Although the Canadian economy has been in a growth stage for a considerable length of time, and notwithstanding the significant fall in the unemployment rate, bankruptcies continue at near record levels. Sadly, in many circumstances, individuals and businesses alike can avoid bankruptcy.
Very often, a viable alternative to bankruptcy is a Proposal. A Proposal is an agreement between a person (or a business) and his creditors, whereby the debtor agrees to pay only a portion of the debt owing, thereby avoiding bankruptcy.
A Proposal is made to the creditors through a trustee-in-bankruptcy, and is subject to Court approval. A Proposal must receive approval by at least two-thirds in dollars and a majority of eligible creditors who vote at the creditors’ meeting. Once approved by the creditors, it must then receive Court approval. Once approved, all unsecured creditors are bound by the Proposal, not just the creditors who voted in favor. If the Proposal is not accepted, the debtor is bankrupt.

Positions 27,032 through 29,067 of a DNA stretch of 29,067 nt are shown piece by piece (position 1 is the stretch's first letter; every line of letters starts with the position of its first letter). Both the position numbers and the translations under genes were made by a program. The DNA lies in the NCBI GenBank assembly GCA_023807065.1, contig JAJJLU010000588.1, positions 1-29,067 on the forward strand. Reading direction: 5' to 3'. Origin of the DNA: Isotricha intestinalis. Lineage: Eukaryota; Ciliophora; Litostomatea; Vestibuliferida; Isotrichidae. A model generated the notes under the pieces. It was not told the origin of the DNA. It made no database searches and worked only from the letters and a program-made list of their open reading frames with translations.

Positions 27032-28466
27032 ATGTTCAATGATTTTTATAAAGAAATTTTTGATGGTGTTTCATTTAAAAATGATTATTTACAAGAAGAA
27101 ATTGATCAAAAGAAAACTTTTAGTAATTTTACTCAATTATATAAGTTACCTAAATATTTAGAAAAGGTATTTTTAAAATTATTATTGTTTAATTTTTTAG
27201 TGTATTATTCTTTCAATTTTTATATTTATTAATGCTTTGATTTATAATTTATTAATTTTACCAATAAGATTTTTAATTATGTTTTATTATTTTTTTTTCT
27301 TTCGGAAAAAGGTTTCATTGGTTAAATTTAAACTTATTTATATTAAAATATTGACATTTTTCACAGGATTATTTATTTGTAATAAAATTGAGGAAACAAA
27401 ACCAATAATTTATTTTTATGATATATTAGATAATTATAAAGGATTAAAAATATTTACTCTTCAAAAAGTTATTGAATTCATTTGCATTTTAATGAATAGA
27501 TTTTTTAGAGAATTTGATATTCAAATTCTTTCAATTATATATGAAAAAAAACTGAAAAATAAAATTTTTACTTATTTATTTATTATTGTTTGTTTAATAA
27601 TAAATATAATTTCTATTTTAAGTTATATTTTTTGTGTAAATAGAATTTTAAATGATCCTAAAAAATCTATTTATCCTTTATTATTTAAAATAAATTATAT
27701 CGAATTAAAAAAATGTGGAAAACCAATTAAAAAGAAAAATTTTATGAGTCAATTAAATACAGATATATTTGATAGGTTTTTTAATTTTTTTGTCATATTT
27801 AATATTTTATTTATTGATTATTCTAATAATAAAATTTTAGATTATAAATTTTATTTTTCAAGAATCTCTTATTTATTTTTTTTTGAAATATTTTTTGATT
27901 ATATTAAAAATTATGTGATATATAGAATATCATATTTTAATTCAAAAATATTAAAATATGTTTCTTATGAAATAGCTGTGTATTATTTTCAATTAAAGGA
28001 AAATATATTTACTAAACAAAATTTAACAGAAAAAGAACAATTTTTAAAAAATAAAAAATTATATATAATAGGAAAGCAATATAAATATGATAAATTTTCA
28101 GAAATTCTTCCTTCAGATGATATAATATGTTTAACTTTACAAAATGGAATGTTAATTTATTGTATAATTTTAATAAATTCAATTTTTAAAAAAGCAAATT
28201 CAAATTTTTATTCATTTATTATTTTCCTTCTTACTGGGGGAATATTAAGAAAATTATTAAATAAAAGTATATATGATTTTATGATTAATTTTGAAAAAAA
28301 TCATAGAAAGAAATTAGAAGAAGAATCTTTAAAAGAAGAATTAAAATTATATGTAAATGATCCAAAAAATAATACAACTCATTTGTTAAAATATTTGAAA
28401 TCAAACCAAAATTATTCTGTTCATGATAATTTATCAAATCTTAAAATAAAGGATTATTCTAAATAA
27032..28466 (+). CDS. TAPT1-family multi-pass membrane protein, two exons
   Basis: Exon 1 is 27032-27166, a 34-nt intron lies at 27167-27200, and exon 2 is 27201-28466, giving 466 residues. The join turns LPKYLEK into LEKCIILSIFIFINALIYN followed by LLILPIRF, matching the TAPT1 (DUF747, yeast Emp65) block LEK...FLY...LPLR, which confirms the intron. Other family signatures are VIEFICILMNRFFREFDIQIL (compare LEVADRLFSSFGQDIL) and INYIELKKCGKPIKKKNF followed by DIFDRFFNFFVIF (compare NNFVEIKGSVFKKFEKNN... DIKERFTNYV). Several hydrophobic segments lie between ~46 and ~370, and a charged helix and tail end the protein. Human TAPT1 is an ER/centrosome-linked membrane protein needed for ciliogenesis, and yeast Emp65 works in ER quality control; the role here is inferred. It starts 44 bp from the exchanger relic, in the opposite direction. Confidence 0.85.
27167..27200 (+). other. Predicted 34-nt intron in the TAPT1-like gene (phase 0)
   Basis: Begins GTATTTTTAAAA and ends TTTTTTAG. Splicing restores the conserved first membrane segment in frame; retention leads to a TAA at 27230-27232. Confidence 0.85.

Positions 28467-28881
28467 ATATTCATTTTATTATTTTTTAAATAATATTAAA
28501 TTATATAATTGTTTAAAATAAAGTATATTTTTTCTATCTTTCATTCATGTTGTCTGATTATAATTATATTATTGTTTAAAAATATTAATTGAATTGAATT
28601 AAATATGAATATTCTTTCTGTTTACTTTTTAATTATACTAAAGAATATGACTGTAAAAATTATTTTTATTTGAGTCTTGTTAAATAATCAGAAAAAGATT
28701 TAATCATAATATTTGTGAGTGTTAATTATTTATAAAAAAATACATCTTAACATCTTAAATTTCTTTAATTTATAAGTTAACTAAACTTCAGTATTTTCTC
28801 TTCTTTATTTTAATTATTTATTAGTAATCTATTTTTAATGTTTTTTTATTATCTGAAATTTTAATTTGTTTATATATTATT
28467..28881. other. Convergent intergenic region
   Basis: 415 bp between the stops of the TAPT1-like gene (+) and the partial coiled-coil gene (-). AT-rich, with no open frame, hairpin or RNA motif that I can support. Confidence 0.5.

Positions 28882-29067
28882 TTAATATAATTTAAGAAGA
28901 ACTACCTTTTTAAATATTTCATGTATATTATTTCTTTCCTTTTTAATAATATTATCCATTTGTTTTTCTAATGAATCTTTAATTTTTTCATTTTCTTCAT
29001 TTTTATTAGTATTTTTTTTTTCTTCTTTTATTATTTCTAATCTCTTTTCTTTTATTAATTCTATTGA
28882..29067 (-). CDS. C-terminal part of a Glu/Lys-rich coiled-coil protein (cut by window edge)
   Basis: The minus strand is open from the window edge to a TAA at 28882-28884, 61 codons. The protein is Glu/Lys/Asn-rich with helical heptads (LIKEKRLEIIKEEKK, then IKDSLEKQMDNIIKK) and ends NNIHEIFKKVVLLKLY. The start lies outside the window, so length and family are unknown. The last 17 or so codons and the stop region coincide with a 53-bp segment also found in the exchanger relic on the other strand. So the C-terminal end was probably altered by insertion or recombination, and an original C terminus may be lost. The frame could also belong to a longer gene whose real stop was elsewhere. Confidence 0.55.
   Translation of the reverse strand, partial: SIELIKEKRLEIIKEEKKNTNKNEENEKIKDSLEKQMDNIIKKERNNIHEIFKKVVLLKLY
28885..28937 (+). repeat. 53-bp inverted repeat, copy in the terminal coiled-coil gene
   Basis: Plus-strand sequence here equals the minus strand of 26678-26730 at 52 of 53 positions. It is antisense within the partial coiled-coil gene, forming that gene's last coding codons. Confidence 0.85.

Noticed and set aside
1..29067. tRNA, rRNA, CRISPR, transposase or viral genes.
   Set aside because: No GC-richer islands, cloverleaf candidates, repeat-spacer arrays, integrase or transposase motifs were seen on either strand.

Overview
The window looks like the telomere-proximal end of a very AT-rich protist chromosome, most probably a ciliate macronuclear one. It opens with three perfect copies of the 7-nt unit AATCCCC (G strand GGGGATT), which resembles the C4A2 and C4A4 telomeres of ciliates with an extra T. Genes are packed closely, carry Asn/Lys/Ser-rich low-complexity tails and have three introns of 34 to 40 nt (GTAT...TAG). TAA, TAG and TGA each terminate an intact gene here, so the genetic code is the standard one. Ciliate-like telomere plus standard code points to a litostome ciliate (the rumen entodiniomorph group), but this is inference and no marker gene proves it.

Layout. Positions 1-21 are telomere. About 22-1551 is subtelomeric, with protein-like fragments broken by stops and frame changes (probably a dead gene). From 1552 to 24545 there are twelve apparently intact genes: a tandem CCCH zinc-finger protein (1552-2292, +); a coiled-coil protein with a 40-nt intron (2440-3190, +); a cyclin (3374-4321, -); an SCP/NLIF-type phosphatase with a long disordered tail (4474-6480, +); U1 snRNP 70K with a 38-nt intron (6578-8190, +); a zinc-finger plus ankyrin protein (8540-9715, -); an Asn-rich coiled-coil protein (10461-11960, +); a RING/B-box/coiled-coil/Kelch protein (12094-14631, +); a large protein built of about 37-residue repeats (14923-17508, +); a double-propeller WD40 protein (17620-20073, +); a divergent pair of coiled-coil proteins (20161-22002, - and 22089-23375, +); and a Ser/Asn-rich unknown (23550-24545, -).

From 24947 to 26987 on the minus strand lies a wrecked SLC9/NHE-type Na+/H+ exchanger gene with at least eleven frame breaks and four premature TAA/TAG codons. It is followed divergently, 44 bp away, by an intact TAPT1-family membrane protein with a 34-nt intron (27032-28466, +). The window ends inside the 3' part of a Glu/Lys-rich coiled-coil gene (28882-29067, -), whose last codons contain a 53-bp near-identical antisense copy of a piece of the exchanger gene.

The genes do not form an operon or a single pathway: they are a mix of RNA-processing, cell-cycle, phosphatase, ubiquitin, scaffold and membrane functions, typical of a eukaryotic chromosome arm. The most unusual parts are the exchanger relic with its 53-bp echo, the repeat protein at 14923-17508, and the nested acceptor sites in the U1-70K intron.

The filing of the Proposal creates potentially a “win-win” situation for both the debtor and the creditors. Proposals are typically a better deal for the creditors than bankruptcy, as the creditors see a higher level of recovery. Conversely, a Proposal is a better deal for a debtor in that he is able to avoid bankruptcy.
For the individual debtor, there is also the possibility of filing what is called a “Consumer Proposal”. To be eligible, a person must not have total debt in excess of $75,000.00, excluding debt secured by a principal residence. The attractive feature of a Consumer Proposal is that if the creditors do not accept the Proposal, then the debtor is not automatically bankrupt. Other than the professional costs to be incurred, there is really no downside whatsoever for the debtor in filing a Consumer Proposal.
Debtors should seek professional advice at as early a stage as possible. Procrastination rarely serves the interests of either the debtor or his creditors. Although not for everyone, a Proposal may well save the day, for both the debtor and the creditors.